How to Create Shared Understanding at the Start of MVP Projects
PMs play a vital role in driving the success of MVP projects by fostering a shared understanding of what the team is building. This article explores actionable strategies for defining and cultivating shared understanding from the very beginning.
At Viget, we build a lot of custom web-based software MVPs. One of the key areas of value that our product and project managers bring to these projects is fostering a shared understanding of what we’re building. This enables high-quality work and helps ensure that we’re getting there efficiently and in sync with each other along the way.
As a PM, this responsibility involves not only developing our own point of view, but also facilitating team collaboration such that others can share their perspectives. The goal is to distill all of this into a clear, shared definition of MVP functionality.
In this article, I’ll explain how to cultivate shared understanding during the initial discovery and definition process on MVP projects: How do we engage in conversations with designers, developers, and stakeholders (in our case, clients)? How do we make sense of what we’re building in a way that enables a shared vision of what we’re working towards? How do we define how to get there in a way that maximizes quality outcomes while minimizing risk?
Then, in a future article, I’ll cover how to maintain shared understanding during the evolution of ongoing development.
First, we need to figure out what the heck we’re building — at a high level. Our project teams often conduct discovery activities like onboarding to our client’s industry, product vision, tech stack preferences, and any background research the client has already completed; as well as conducting our own user and competitive research.
Some key activities that Viget PMs use to begin fostering shared understanding during the discovery process include:
1. Define what conversations we need to have with clients/stakeholders.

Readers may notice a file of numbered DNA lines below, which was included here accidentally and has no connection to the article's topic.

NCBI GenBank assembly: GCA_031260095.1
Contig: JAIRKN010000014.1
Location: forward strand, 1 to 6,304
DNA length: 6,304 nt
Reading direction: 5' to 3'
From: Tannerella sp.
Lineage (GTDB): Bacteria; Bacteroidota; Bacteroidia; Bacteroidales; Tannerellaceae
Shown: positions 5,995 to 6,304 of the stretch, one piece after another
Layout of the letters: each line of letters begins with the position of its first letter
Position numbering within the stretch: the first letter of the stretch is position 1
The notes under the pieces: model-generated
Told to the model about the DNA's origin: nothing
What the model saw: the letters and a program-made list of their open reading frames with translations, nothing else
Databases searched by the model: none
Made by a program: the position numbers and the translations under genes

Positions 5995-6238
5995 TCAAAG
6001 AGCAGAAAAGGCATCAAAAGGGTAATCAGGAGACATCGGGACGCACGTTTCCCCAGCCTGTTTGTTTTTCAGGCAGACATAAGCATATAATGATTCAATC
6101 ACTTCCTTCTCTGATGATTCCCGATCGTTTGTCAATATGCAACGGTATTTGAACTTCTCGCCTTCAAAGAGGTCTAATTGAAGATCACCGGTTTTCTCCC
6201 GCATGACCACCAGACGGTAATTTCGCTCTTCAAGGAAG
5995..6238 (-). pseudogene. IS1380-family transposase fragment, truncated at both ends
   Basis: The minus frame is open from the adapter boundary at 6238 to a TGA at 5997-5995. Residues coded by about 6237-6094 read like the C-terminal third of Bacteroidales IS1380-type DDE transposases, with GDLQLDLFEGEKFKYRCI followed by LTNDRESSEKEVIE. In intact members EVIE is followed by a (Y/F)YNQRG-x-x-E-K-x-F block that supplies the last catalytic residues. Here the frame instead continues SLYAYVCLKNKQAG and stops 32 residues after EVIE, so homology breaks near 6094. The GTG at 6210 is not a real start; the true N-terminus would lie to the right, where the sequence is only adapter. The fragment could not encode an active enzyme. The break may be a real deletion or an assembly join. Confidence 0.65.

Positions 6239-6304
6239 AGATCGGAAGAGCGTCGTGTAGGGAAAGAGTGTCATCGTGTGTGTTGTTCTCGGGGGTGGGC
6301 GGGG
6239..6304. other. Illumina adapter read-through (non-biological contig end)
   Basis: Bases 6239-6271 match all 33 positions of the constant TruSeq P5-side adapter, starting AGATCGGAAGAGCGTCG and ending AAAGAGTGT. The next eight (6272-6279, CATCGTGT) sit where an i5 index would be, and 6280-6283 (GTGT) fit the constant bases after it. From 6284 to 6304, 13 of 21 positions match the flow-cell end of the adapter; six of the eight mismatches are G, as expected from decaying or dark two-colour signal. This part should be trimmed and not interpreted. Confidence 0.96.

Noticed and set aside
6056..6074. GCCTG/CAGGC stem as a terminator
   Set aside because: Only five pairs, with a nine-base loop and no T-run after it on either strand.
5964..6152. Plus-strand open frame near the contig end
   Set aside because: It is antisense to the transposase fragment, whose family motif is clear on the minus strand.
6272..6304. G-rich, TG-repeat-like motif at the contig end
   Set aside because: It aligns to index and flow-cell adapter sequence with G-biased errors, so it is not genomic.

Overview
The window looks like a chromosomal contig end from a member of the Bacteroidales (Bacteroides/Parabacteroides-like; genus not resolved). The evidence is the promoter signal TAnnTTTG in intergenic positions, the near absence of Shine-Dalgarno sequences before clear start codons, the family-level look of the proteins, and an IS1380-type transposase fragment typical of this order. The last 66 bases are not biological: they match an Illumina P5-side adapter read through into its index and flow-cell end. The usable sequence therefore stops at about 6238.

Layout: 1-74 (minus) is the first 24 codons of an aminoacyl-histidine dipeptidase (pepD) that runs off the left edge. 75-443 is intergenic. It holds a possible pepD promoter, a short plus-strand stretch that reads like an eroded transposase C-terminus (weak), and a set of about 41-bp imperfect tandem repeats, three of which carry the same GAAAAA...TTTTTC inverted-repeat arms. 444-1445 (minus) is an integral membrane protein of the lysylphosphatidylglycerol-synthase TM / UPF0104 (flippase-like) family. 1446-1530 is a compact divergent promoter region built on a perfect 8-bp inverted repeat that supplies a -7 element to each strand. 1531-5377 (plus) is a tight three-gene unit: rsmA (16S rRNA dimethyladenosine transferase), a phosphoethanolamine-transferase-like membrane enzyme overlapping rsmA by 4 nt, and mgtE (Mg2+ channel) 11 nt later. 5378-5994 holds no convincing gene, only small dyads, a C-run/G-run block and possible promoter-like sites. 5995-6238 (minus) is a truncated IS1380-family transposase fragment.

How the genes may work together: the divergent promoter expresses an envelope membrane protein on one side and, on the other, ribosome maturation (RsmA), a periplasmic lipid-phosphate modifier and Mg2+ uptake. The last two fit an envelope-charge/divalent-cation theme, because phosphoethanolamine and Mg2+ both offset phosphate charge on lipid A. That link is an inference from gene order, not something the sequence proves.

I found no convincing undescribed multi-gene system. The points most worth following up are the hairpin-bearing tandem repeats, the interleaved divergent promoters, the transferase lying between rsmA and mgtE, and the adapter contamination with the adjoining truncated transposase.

Work with the team to identify topics or questions that need to be answered to begin synthesizing areas of functionality in the product. Based on that, plan and schedule discussions that will allow us to gather that information.
2. Prioritize learning about the most important & highest-risk areas of the product first.
We can’t talk about every detail of every feature during discovery, so we try to discuss the most integral — and riskiest — areas of the product first. That helps us get a high-level understanding of what we need to build and a general idea of how we might tackle the work without getting distracted by details that make more sense to iron out once we move into iterative design & development.
3. Actively participate in discussions and distill key learnings.
Identify where there might be gaps in our team’s understanding, chime in during client meetings to get clarification, and confirm or summarize what we’ve heard as we go to ensure we’re interpreting goals and information accurately.
4. Create a product brief to encapsulate key information.
This is a written document that serves as a foundation to begin formalizing shared understanding during the discovery process. It summarizes what we’ve discussed with the client team about the product mission & vision, key audiences & value propositions, goals for the MVP vs. future state of the product, and KPIs. We share this with the project team and then the client, and refine based on feedback. Grab a free product brief template here!
5. Document key terms in a product glossary.
Creating a glossary is helpful to build a shared vocabulary of relevant industry terms and concepts that will be represented in the product. (It also comes in very handy when onboarding new teammates in the future!)
Initial Definition & Planning